River North May Prove Resilient To Pandemic, But It's Going To Hurt In Fulton Market
The office market in the West Loop neighborhood of Fulton Market was all set for a historic year. The now-trendy district started 2020 with a total inventory of around 4.2M SF, but developers attracted by the robust leasing that brought in Google, McDonald’s and WeWork have an additional 2M SF under construction and set for delivery in the next 12 months.
But with so much new space coming online and a dense concentration of coworking space, what had been the central business district’s hottest submarket now faces a lot of uncertainty, according to Colliers International, which just released stats on Q1.
“Considering possible social distancing changes, the businesses of this community may see a dip in attraction in the near term,” Colliers said. “The coworking model is expected to change dramatically and such a high percentage of coworking firms in the area may make the area vulnerable to vacancy increases, in particular sublease vacancy, in the near term.”
By the end of the year, the neighborhood will host more than 600K SF of coworking space, including WeWork’s 133K SF on three floors at 167 North Green St., a new tower that developers Focus and Shapack Partners began building in April 2019 and plan to finish by the end of 2020.
The submarket’s vacancy rate shrank to 7.5% by the end of last year, but with the completion of several major office projects, including Sterling Bay’s 333 North Green St., a 19-story, 553K SF office and retail building, the rate jumped in Q1 to 15.2%, even after 228K SF of positive absorption.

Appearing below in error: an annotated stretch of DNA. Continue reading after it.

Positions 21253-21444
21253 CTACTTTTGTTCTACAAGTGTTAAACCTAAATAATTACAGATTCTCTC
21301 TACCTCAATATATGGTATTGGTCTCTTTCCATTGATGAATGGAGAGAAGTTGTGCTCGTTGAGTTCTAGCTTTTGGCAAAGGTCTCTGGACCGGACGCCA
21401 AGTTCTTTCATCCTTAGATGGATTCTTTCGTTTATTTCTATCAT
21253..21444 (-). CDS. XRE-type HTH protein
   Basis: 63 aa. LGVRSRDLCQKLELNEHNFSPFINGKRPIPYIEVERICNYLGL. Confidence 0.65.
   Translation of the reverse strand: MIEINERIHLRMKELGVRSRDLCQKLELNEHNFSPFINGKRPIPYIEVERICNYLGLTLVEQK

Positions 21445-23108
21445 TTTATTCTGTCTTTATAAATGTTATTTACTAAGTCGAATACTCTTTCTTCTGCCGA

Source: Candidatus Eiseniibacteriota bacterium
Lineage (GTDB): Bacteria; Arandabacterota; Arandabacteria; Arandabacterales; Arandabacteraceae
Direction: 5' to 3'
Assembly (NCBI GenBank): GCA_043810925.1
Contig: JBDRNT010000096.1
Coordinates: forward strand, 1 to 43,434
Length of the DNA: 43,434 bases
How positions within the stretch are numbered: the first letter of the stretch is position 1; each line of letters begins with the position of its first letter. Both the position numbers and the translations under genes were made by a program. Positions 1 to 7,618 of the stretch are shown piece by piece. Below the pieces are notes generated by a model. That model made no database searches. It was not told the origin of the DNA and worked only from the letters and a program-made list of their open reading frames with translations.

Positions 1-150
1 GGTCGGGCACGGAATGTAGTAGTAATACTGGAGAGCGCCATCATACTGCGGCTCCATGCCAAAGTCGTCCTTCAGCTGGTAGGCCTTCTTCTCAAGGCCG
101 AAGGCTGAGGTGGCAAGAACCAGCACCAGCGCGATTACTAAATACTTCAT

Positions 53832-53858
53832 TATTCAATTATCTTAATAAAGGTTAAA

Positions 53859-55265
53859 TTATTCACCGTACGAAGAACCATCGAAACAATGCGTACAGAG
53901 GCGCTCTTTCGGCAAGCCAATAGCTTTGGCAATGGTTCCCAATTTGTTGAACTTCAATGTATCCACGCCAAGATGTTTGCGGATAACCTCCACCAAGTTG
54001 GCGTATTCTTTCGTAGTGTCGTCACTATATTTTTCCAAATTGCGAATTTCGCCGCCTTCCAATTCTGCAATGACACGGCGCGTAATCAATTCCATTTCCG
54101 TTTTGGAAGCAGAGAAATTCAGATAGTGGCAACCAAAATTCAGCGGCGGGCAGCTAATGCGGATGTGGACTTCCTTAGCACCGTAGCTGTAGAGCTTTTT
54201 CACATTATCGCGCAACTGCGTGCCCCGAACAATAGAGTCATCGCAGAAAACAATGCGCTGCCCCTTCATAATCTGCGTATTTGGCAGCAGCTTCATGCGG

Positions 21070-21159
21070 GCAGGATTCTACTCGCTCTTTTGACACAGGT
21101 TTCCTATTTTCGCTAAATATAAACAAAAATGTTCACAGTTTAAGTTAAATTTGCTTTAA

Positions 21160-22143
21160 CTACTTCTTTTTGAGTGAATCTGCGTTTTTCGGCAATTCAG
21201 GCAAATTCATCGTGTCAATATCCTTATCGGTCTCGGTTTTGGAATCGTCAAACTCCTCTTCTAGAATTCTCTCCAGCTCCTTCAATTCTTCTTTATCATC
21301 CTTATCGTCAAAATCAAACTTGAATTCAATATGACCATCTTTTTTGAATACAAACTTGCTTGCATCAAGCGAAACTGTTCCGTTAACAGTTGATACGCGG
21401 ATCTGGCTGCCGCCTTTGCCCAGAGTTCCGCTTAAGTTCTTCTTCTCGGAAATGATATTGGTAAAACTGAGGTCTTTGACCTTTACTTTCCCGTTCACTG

Among CBD submarkets, River North may have the best chance of making it through the pandemic without permanent damage, Colliers said. Like Fulton Market, it’s a former warehouse and industrial loft district attractive to creative users. But River North is already highly developed, and its more than 16M SF inventory has a diverse mix of tech firms and creative firms, along with residences and entertainment options that keep attracting new tenants.
The neighborhood’s vacancy rate now stands at 10.3%, and many new lease deals were completed in the last two years, Colliers said.
“Tenants in these assets looking elsewhere for a deal will have a difficult time finding comparable space with the same amenity access and ease and proximity of public transportation,” according to the Colliers report.